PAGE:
In a press box at Newlands

For a South African rugby writer that is not domiciled in the Cape, there really is no finer place to be than in a press box in Newlands when the local team, inevitably, has choked in a big match.

In a word it is ‘beautiful’. Alright, I accept that I am being triumphalist but, honestly, you had to be in the Western Cape in the build-up to last week’s semi-final to fully appreciate just how much it was taken for granted that the Stormers would be hosting the Chiefs in a Super Rugby final on Saturday.

The thing is, no rugby team of consequence from the Cape has won anything since Western Province beat the Sharks in the Currie Cup final in 2001.

Eleven years is a long time and the weight of expectation is heavy on the shoulders of the leadership of the Stormers.

As subdued as the media were after having been so ridiculously expectant, one felt sorry for captain Jean de Villiers at the post-match press conference.

He looked on the verge of bursting into tears. De Villiers said: “Once again we are in this situation. And you have to start asking questions of yourself and the leadership group as to why this keeps on happening. I don’t know where to look. It is just so hard to take and yet we have to accept that the Sharks deserved the win.”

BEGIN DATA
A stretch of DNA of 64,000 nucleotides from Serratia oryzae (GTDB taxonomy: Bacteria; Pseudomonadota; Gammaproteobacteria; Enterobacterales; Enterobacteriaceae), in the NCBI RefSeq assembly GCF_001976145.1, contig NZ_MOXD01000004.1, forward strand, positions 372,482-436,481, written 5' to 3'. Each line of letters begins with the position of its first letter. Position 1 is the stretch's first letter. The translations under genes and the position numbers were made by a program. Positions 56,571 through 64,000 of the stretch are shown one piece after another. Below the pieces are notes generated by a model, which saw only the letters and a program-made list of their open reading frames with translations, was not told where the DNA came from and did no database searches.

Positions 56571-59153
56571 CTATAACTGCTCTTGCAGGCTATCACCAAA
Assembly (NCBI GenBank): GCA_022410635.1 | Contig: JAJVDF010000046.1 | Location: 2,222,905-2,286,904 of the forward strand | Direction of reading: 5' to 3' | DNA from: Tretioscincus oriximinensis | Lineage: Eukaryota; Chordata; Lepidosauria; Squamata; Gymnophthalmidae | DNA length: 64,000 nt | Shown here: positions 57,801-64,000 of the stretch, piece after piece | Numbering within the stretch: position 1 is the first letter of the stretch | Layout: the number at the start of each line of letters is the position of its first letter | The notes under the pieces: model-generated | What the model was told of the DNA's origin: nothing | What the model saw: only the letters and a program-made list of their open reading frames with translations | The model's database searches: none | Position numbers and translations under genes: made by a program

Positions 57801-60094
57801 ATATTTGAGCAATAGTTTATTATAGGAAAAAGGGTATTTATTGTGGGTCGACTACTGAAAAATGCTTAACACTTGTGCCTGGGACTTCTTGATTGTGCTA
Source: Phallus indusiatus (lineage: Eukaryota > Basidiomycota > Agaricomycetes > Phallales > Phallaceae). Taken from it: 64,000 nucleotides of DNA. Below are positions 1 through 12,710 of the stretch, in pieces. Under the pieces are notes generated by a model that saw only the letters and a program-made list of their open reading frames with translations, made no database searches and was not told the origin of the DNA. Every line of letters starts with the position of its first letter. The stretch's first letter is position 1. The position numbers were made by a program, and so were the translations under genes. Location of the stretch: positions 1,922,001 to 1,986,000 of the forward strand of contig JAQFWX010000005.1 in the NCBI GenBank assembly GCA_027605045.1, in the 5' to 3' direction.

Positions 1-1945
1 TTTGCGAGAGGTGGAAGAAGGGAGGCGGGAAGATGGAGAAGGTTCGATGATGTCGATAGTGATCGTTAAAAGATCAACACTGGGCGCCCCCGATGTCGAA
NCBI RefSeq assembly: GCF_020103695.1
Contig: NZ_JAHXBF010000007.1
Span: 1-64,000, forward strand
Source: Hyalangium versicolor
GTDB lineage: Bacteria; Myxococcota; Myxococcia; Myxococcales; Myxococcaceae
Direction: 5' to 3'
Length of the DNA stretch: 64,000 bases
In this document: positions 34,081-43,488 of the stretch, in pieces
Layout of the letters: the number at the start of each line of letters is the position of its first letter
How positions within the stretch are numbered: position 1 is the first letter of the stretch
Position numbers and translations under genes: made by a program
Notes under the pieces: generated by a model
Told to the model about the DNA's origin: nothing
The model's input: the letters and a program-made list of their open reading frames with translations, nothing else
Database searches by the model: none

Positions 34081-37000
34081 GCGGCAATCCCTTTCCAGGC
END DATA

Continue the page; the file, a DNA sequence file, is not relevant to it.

Magnanimous words from a gracious captain.

Yet the Sharks really did deserve to win. They played to a plan, and it came off. They knew that jet lag would hit them in the second half and they would have no way of hitting back if they were, say, 10 points behind at half time or going into the final quarter.

The feeling was that as the game drew to a conclusion, they simply had to have a cushion that they could then defend for their lives. Which is precisely what happened.

Coach John Plumtree made the observation that this was a match the Sharks would not have won a few months ago but did because of the catalyst that was the shocking loss to the last-placed Lions in early June.

Prior to that match the Sharks had done the hard yards by beating the Stormers in Durban to cap a four-match winning streak that included home wins against the Highlanders and Western Force and also an away win against the Cheetahs.

And then came the no-show against the Lions. And in its wake came a meeting called by Plumtree with the senior players where he told them in no uncertain terms that they were not delivering.

He was right, and the positive result for the Sharks is that the Big Name players have been producing ever since. For instance the front row of the Du Plessis brothers and The Beast have been astonishing while a backline player in JP Pietersen has really come to the fore.

But will they all come through against the Chiefs? In a word, “ No”.

This will be a bridge to far for the Sharks. Their real final was beating the Stormers at Newlands last weekend. That was a feat almost beyond human expectation give that they had to twice traverse the Indian Ocean to play the Stormers and beat the defending champion Reds in between.

Now, travelling all the way back to Australasia unfortunately takes the Sharks out of the picture. It is just too much travel when you are up against such a good Chiefs side.

The Chiefs will win by 10 to 20 but that won’t detract from a brilliant Sharks effort in coming from sixth to make the final.

By Mike Greenaway

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About Martin Myers
Music Supervisor / Artist and Talent Manager / Publicist / Music Exchange Founder / Owner Triple M Entertainment

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